Aims of a naturist movement in the 21st Century
As we contemplate the post-Covid survival of naturism as an organised activity we might ask ourselves what the aims of a naturist movement in the 21st Century might be.
I could argue that the 20th Century movement, like the socialist movement, attempted to establish itself by presenting logical arguments about the benefits of naturism and the illogicality of social conventions, particularly about clothes. The fundamental idea was that public education would bring tolerance (if not acceptance) and that the law would be brought into line with the subsequent change in public attitude.
As an example, N.F. Barford was an advocate of such a process. He established a number of sunclubs, a naturist magazine and gave numerous public lectures. Whilst there were others in the movement who advocated public nudity without fences and public demonstrations for the right to sunbathe partially or completely naked, Barford thought that a less shocking approach would gain tolerance. Accordingly, at the Fig Leaf club established in 1930 near Croydon, Surrey, club members wore nappy like bottoms and women wore tops to exercise and sunbathe. By 1931 everyone was naked. In broader society, the swimsuit changed out of all recognition to the Victorian design and topless bathing for men was accepted on U.K. beaches. It was only three decades or so since it was common propriety that men and women bathed on separate parts of a beach.
Public acceptance of naturism 1930-1980
In 1936 Barford declared that the task of gaining public acceptance for naturists was complete and disbanded his organisation. It seems that he miscalculated. In recent times public acceptance of many behaviours has fallen behind the changes that Parliament has brought in by legislation. Where a minority has campaigned hard for acceptance, it seems that the general public has largely accepted the changes (an example might be gay rights), but in the case of public nudity there has been no obvious campaign and many people may be unaware that the seemingly commonly held belief that simply being naked is unlawful is not correct.
In the late 1970s a prime aim for naturists seemed to be the establishment of naturist beaches in the U.K. Whereas in Denmark a similar aim was marked by an extended campaign to lobby the legislature and by mass skinny-dips, the establishment of a number of beaches was lead by council members themselves as they tried to attract more people to take holidays at their resorts rather than following the trend to go abroad. In retrospect, a policy of segregation does not seem to be progress. First, it suggests that you cannot be naked on beaches not so designated and second, it creates other problems – not the least attracting unwanted segments of the population who engage in unlawful pursuits, or are attracted by the very behaviour that they profess to be alarmed about – namely simple nudity.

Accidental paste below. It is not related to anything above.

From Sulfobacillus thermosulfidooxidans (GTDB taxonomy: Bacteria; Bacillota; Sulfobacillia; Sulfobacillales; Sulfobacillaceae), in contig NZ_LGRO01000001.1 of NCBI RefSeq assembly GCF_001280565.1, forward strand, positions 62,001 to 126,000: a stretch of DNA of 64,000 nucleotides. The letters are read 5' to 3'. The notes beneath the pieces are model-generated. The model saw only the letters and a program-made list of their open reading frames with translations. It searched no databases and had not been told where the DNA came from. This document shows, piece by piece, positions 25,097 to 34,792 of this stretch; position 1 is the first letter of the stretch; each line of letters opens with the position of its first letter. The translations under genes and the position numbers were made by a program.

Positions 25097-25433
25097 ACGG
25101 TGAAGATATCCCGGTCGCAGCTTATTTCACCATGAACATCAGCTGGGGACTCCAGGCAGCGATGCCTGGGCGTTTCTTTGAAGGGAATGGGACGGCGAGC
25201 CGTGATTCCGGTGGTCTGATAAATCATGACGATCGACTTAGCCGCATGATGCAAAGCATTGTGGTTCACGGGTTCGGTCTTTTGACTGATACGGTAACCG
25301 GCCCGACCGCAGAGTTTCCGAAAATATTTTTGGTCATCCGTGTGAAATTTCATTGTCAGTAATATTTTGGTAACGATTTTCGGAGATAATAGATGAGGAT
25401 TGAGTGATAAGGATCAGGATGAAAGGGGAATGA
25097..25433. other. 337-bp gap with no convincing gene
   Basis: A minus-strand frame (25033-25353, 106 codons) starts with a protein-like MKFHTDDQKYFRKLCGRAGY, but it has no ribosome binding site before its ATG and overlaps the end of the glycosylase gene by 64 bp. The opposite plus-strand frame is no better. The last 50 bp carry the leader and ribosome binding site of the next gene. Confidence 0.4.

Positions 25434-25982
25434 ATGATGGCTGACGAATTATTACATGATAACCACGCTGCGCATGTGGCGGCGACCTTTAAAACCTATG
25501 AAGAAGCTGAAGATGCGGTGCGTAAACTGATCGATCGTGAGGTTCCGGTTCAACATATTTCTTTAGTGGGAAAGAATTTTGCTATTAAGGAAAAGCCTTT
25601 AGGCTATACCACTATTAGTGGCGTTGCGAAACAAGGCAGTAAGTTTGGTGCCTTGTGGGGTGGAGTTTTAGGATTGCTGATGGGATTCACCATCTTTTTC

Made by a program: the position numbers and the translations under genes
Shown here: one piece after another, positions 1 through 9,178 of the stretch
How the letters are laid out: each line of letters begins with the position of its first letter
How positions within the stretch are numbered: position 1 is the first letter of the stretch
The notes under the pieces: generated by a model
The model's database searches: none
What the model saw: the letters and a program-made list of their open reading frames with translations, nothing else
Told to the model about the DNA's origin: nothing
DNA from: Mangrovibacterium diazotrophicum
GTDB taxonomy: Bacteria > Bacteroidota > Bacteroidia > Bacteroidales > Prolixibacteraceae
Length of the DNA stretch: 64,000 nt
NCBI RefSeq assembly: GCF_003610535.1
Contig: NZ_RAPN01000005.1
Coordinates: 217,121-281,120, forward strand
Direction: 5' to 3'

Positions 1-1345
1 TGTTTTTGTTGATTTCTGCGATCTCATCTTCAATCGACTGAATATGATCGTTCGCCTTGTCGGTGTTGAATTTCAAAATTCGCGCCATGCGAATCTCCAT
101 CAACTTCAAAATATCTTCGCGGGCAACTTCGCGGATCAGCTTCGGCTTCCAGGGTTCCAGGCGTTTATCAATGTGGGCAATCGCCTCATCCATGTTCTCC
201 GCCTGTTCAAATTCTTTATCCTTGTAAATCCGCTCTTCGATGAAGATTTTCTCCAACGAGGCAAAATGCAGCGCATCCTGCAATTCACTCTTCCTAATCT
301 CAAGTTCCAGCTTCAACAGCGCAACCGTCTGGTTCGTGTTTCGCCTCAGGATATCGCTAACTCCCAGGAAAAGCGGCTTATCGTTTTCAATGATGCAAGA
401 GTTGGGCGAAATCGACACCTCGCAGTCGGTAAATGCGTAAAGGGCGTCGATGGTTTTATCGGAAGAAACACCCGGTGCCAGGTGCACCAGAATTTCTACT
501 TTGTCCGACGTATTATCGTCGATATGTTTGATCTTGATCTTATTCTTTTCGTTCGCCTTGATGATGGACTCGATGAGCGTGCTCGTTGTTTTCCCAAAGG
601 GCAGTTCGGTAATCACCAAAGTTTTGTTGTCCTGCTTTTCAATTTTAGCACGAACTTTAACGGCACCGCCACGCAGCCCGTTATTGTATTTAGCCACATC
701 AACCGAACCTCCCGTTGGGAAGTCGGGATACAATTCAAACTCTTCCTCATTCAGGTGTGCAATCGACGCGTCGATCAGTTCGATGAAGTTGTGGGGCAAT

Tolerance of minorities is not enough
Given that there is no right to be naked, except privately, and that quite extreme behaviour can be exhibited against naturists, it is not surprising that many naturists segregate their naturist and ‘normal’ lives – even having two sets of friends and separate week and weekend activities. The two cannot overlap as people are fearful of social censure or exclusion, even job loss, as a result of being ‘outed’ as a naturist.
The state of the law means that naturists cannot be sure that being naked anywhere might land them in court with their subsequent exposure and consequences. Whilst the recent history of reported prosecutions of naturists suggests that a naturist is extremely unlikely to end up in jail, the social cost of such an attempted prosecution is high, particularly for those below retirement age.
So I would argue that the aims of a naturist movement in the 21st Century should primarily be:
Campaign to establish the right to be naked
Campaign to make abuse of naturists for being naked classed as a hate crime
British Naturism has an ongoing campaign for the latter case. In recent years the Government has been attempting a massive review of the UK’s anti-discrimination laws and this is ongoing and the progress of the Law Commission review can be found at https://www.lawcom.gov.uk/project/hate-crime/.
Part 3 will discuss the ideas in Bouke de Vries paper in relation to the idea of a campaign to establish the right to be naked.